Less than three weeks after Google pushed out Android 4.4.3 to users of its Nexus smartphones and tablets, the technology giant has unexpectedly released factory images, binaries and source code for a new version – Android Kitkat 4.4.4 – patching a serious vulnerability in the OpenSSL cryptographic library.
Sascha Prüter, a Google Android program manager, said via his Google+ page that the Android 4.4.4 build version KTU84P update was “primarily addressing CVE-2014-0224“, a security vulnerability in the OpenSSL cryptographic library that could be used to spy on encrypted communications via a man-in-the-middle attack.
In addition, Prüter revealed that the Android 4.4.4 update addressed “some other (not quite as severe) security issues” that affect the the Android Compatibility Test Suite and Framework Classes and Services and the Chrome browser.
Although some might jump to the conclusion, because of the reference to OpenSSL and man-in-the-middle attacks, that the primary flaw addressed in Android 4.4.4 is related to the high profile Heartbleed vulnerability that isn’t the case: CVE-2014-0224 was made public in early June, two months after the Heartbleed scare.
And the risk is not just theoretical.
According to reports, approximately 14% of the world’s most visited HTTPS-enabled websites are vulnerable to this latest OpenSSL flaw.
In short, it’s the same old story.
New security vulnerabilities are always being found, developers scramble to fix them, and security updates are released.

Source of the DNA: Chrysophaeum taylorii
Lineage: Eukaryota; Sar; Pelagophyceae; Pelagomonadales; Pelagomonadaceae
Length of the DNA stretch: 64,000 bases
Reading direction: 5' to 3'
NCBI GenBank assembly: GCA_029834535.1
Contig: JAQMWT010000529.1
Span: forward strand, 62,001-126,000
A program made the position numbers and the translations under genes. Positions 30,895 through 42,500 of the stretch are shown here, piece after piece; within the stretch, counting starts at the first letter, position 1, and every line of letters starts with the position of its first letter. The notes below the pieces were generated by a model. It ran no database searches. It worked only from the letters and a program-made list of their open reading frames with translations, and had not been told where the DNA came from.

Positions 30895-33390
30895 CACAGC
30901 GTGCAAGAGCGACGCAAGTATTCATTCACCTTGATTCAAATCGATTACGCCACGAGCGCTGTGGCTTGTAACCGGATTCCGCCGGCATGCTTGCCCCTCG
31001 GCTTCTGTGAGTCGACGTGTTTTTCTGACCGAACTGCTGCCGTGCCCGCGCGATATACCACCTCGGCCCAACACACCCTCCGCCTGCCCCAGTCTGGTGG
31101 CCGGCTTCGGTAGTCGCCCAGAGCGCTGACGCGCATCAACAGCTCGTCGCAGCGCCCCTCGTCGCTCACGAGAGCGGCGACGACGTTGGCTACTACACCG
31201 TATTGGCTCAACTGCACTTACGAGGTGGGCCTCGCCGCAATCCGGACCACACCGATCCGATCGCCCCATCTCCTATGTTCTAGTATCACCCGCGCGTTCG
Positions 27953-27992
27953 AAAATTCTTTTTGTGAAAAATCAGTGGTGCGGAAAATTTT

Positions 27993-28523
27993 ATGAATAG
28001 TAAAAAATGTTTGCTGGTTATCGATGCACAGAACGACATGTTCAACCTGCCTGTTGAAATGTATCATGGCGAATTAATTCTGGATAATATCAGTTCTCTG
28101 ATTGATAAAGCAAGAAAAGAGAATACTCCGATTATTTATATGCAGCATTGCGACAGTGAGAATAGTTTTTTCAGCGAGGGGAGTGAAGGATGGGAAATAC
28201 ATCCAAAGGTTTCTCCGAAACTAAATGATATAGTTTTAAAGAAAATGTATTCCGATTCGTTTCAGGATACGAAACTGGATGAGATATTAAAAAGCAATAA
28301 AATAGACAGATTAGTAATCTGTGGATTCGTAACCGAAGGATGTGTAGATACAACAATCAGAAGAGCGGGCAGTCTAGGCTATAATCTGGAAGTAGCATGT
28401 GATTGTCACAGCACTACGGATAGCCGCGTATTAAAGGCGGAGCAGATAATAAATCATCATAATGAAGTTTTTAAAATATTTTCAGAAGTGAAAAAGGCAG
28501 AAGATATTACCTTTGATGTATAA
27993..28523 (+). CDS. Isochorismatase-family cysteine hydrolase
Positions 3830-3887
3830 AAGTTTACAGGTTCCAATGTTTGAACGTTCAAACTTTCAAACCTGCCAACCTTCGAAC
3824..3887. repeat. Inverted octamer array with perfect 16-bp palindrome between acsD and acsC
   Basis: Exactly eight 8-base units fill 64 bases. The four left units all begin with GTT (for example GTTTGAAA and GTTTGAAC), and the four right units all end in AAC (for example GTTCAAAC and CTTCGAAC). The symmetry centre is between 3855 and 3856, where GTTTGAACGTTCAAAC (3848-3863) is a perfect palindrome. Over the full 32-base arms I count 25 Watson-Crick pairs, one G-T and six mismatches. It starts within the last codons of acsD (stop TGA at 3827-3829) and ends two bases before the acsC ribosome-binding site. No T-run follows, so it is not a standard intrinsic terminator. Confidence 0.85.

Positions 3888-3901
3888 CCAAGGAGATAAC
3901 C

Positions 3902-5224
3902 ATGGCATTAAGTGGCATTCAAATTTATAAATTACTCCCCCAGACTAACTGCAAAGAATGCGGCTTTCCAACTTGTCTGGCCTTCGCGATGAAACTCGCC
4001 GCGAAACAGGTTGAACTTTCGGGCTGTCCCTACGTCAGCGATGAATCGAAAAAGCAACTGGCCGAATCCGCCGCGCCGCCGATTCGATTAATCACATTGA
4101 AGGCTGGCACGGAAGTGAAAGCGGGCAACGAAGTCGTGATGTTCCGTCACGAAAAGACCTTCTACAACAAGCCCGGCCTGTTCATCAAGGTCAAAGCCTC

Securing your Android devices can be something of a nightmare because of the difficulty involved in getting security updates.
Even if you *want* to upgrade the OS on your Android devices you might not be able to, because an Android update is only going to be available for those devices with the assistance and goodwill of Google, the device’s manufacturer and mobile phone carrier.
And often, history has shown us, older Android devices are left stranded without an easy path for OS updates.
Users of Google’s own Nexus smartphones and tablets are the ones in luck. Android Kitkat 4.4.4 is available for them to install.
But if you purchased a different Android device, you might find that it takes a long time for Kitkat 4.4.4 to be offered for your smartphone, if ever at all.
Meanwhile, it is being widely anticipated that in a month’s time Google will unveil Android 5.0 Lollipop at its developer conference. No doubt there will be many Android users at that point keen to jump onboard the update merry-go-round again.
In this world nothing can be said to be certain, except death, taxes and security updates.
This article originally appeared on the Lumension blog.